The tricky thing about privilege, and more specifically toxic masculinity, is that you typically don’t become aware of it until someone calls it out – and speaking from experience, this can be particularly explosive, seeing as though irrationality and a lack of introspection are prime characteristics of toxic masculinity.
It’s something I also see very clearly in my daughter, a parallel that has contributed significantly to my human revolution. My daughter was born into a comfortable life, one much more comfortable and privileged than my wife or I experienced growing up. Despite our hardest efforts, for lack of a better word, she’s kind of an asshole. There is nothing malicious behind it and she is an awesome kid, but there is a certain level of entitlement that comes with a child born into a middle class family living in the Nation’s Capital. One day she will grow up, truly become aware of her existence, and will have to decide for herself who she wants to be and what she wants to believe. For now, a lot of who she is will be based on circumstance and the opportunities we provide for her.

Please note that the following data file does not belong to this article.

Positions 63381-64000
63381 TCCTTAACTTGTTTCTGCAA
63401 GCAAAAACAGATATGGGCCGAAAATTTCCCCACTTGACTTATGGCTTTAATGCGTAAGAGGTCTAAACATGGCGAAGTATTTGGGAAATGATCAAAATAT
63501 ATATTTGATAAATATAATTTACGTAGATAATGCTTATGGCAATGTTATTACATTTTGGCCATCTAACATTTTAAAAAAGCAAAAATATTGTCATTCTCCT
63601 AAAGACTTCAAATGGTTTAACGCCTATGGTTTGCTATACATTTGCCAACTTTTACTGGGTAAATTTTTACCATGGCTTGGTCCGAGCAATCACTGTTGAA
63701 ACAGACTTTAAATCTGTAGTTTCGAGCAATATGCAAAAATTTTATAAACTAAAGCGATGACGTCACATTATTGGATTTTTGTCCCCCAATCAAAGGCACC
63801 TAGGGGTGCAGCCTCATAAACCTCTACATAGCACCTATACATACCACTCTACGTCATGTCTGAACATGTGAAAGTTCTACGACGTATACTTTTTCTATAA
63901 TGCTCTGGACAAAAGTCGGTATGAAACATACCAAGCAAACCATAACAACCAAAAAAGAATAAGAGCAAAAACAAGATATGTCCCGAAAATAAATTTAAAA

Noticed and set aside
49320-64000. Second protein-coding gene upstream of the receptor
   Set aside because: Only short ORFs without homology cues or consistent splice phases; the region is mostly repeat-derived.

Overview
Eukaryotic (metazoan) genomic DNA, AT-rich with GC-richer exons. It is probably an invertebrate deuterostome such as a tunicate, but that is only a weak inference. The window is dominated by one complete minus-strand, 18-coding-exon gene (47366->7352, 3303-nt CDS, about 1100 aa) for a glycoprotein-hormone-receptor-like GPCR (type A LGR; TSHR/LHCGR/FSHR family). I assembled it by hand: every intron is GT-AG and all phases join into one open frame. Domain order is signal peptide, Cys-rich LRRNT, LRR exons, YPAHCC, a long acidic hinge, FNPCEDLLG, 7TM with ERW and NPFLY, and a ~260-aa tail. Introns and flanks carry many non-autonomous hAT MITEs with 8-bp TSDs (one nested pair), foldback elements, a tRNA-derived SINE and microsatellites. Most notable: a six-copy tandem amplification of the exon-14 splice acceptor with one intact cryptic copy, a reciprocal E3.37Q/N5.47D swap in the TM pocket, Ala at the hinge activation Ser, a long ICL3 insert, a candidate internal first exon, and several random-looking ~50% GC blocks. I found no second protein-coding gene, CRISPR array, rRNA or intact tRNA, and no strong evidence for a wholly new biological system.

This is the same conundrum that most men face. You are born into a society that tells you from birth “boys don’t cry” and “don’t be soft”, a culture that demeans women at every level reducing them to objects, only needed for our pleasure. A culture steeped in competition, one in which only the strongest survive, and all other weaklings only serve as fodder for the strong. And this is further reinforced by women who have also been brainwashed into believing the very same ideologies. That they need to be as strong men, they’re overly emotional, their value lies in their appearance, or the service then can provide for a man.